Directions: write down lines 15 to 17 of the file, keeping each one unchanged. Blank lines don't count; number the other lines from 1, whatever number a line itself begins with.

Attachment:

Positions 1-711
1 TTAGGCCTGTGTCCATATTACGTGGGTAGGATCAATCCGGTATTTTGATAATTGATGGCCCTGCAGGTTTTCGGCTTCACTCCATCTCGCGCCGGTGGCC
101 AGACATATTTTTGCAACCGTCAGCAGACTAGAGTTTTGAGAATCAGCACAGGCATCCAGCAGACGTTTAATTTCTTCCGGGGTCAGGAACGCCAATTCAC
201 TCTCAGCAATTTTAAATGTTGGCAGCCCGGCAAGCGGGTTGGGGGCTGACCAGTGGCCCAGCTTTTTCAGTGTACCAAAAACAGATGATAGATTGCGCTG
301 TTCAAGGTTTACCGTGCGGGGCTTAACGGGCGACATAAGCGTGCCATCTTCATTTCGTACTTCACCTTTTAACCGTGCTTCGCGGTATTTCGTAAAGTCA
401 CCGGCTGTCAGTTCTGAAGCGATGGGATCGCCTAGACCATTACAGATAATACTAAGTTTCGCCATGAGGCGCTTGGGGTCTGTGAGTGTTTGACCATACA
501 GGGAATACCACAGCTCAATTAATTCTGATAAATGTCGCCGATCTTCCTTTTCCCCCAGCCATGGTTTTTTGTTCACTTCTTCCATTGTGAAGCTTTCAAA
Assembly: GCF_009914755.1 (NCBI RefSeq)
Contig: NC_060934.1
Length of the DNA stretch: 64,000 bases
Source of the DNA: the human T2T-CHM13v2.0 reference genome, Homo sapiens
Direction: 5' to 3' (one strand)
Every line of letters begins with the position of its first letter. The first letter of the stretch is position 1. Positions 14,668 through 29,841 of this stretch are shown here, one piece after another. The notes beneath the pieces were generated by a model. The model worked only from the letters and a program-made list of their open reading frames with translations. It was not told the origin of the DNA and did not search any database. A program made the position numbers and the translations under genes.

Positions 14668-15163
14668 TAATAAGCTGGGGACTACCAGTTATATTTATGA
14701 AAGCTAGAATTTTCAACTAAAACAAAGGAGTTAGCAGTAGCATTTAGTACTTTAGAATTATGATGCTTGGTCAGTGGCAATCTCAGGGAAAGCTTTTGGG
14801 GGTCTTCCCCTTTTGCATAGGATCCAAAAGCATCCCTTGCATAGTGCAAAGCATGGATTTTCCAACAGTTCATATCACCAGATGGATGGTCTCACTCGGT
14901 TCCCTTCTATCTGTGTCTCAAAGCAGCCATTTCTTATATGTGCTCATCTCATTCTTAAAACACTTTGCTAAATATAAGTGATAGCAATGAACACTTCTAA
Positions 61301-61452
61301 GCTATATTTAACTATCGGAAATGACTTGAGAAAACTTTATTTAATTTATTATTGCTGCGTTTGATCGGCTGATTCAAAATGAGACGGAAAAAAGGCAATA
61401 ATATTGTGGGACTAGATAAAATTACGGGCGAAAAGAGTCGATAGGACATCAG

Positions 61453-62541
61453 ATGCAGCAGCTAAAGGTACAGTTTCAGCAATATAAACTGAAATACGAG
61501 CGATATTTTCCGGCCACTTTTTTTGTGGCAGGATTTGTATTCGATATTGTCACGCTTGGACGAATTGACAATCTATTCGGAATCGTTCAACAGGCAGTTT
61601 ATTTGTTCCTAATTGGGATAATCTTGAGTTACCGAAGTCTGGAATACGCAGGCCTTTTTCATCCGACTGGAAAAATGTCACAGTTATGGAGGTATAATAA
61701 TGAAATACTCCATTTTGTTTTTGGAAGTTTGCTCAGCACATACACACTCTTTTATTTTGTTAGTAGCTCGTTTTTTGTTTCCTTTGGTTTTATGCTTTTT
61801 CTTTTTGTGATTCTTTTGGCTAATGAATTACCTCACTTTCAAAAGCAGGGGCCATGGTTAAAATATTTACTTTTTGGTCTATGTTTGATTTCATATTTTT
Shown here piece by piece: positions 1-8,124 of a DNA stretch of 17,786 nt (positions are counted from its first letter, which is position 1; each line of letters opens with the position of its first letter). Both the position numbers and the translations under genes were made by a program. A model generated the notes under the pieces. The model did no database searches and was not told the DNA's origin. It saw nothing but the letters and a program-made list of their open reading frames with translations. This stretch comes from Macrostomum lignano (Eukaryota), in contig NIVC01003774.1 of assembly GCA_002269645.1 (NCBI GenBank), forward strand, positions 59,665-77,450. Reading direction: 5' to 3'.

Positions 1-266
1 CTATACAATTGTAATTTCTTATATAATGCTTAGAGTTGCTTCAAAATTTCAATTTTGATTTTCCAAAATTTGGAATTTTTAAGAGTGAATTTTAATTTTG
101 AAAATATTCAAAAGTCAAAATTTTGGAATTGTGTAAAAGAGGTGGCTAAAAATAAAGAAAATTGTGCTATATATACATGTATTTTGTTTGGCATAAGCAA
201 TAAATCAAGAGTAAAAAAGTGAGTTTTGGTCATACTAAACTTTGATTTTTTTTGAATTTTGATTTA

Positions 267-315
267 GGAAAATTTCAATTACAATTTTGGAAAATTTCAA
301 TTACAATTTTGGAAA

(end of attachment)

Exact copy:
14668 TAATAAGCTGGGGACTACCAGTTATATTTATGA
14701 AAGCTAGAATTTTCAACTAAAACAAAGGAGTTAGCAGTAGCATTTAGTACTTTAGAATTATGATGCTTGGTCAGTGGCAATCTCAGGGAAAGCTTTTGGG
14801 GGTCTTCCCCTTTTGCATAGGATCCAAAAGCATCCCTTGCATAGTGCAAAGCATGGATTTTCCAACAGTTCATATCACCAGATGGATGGTCTCACTCGGT